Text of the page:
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Book description
Edie Burchill, an only child of respectable if dull parents, suddenly finds her life upside down when she receives a letter that should have been delivered fifty years earlier. This letter will send her on a journey into the past and the secrets hidden in the stones of Milderhurst. Edie and her mother have never been close, but when the long lost letter arrives with the return address of Milderhurst Castle, Kent, printed on its envelope, Edie begins to suspect that her mother's emotional distance masks an old secret. Evacuated from London as a thirteen year old girl, Edie's mother is chosen by the mysterious Juniper Blythe, and taken to live at Millderhurst Castle with the Blythe family. Fifty years later, Edie too is drawn to Milderhurst and the eccentric Sisters Blythe. Old ladies now, the three still live together, the twins nursing Juniper, whose abandonment by her fiance in 1941 plunged her into madness. Inside the decaying castle, Edie begins to unravel her mother's past. But there are other secrets hidden in the stones of Milderhurst Castle, and Edie is about to learn more than she expected. The truth of what happened in the distant hours has been waiting a long time for someone to find it...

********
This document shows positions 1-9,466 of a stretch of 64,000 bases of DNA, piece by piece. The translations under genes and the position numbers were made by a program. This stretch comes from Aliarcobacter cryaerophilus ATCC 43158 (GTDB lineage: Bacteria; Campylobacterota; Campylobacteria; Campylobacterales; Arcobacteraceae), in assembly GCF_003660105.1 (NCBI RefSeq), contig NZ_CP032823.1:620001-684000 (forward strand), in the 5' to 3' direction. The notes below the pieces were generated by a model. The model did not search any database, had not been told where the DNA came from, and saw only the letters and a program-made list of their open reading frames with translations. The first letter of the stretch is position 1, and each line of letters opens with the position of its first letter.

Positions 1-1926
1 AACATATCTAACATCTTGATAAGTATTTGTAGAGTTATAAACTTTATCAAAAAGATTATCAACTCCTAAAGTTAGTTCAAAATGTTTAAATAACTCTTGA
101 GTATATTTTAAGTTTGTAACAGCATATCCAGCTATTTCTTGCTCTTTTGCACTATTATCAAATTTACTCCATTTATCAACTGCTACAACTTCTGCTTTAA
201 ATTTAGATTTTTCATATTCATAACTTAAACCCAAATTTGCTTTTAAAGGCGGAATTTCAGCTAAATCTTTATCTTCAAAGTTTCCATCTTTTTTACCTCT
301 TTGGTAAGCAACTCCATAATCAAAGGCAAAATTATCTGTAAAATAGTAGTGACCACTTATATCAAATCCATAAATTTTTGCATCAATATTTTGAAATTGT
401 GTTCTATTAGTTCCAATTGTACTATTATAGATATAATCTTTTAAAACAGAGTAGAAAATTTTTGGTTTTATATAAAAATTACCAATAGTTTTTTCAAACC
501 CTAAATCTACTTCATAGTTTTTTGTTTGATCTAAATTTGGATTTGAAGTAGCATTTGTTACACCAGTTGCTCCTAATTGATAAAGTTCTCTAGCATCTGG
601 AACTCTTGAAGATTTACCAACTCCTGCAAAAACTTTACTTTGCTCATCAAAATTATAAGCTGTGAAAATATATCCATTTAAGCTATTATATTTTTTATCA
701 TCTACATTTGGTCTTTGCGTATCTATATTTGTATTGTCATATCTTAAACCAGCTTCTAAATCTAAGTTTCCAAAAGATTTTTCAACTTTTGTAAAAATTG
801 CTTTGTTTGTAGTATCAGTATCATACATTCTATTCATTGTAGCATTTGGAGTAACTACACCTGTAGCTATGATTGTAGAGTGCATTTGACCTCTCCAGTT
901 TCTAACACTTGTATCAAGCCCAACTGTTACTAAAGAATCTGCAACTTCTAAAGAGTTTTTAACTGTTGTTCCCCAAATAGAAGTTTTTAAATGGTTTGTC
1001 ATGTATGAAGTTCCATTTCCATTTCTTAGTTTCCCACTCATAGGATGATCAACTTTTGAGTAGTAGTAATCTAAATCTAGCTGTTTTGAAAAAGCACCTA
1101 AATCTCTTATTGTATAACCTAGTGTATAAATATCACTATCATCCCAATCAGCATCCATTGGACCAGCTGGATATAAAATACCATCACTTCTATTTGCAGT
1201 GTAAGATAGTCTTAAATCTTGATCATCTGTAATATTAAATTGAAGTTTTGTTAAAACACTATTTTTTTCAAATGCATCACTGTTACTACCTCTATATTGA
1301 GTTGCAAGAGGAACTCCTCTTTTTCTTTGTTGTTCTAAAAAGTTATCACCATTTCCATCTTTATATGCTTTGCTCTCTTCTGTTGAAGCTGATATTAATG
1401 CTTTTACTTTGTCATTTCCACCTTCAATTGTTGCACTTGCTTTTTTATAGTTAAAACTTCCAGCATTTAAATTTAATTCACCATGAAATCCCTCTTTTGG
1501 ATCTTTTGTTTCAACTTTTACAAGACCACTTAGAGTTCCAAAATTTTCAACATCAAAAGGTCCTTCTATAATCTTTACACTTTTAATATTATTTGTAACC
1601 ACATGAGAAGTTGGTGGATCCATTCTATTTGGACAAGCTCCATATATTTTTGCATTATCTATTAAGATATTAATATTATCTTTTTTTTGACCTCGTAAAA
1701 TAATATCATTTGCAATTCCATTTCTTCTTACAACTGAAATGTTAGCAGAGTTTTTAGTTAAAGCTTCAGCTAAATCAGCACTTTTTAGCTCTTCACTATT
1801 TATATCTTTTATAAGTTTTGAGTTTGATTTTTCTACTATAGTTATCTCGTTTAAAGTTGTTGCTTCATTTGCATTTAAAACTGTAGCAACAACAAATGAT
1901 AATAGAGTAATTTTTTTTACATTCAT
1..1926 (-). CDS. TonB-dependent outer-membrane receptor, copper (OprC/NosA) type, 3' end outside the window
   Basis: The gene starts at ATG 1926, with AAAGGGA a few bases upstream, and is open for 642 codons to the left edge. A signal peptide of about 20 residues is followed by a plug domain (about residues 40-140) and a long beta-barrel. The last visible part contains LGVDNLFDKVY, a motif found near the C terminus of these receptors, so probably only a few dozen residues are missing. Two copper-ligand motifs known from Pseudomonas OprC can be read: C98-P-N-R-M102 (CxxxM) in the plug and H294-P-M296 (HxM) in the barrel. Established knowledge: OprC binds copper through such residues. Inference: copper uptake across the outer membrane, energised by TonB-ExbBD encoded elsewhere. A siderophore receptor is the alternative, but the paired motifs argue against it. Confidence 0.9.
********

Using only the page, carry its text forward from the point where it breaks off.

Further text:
Haiku summary
Edie discovers
Buried family secrets,
Mysteries galore.

No descriptions found.

(see all 2 descriptions)

A long-lost letter arriving at its destination fifty years after it was sent lures Edie Burchill to crumbling Milderhurst Castle, home of the three elderly Blythe sisters, where Edie's mother was sent to stay as a teenager during World War II.

(summary from another edition)